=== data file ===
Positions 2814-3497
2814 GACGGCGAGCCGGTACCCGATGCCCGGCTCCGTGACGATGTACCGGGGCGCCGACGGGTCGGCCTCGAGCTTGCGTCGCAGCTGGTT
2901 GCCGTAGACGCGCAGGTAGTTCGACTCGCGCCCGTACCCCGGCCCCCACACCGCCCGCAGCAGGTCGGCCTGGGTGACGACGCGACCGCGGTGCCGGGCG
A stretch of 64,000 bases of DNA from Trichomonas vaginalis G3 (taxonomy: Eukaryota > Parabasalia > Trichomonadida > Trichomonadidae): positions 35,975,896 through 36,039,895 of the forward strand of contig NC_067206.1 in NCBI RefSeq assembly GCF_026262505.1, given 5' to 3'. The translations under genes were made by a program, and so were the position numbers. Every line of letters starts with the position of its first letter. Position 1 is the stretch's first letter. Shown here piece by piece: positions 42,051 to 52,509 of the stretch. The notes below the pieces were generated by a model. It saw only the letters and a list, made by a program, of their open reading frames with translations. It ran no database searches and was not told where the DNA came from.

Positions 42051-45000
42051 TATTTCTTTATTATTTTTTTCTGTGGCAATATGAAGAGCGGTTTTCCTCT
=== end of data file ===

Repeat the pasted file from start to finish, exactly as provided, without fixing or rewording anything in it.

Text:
Positions 2814-3497
2814 GACGGCGAGCCGGTACCCGATGCCCGGCTCCGTGACGATGTACCGGGGCGCCGACGGGTCGGCCTCGAGCTTGCGTCGCAGCTGGTT
2901 GCCGTAGACGCGCAGGTAGTTCGACTCGCGCCCGTACCCCGGCCCCCACACCGCCCGCAGCAGGTCGGCCTGGGTGACGACGCGACCGCGGTGCCGGGCG
A stretch of 64,000 bases of DNA from Trichomonas vaginalis G3 (taxonomy: Eukaryota > Parabasalia > Trichomonadida > Trichomonadidae): positions 35,975,896 through 36,039,895 of the forward strand of contig NC_067206.1 in NCBI RefSeq assembly GCF_026262505.1, given 5' to 3'. The translations under genes were made by a program, and so were the position numbers. Every line of letters starts with the position of its first letter. Position 1 is the stretch's first letter. Shown here piece by piece: positions 42,051 to 52,509 of the stretch. The notes below the pieces were generated by a model. It saw only the letters and a list, made by a program, of their open reading frames with translations. It ran no database searches and was not told where the DNA came from.

Positions 42051-45000
42051 TATTTCTTTATTATTTTTTTCTGTGGCAATATGAAGAGCGGTTTTCCTCT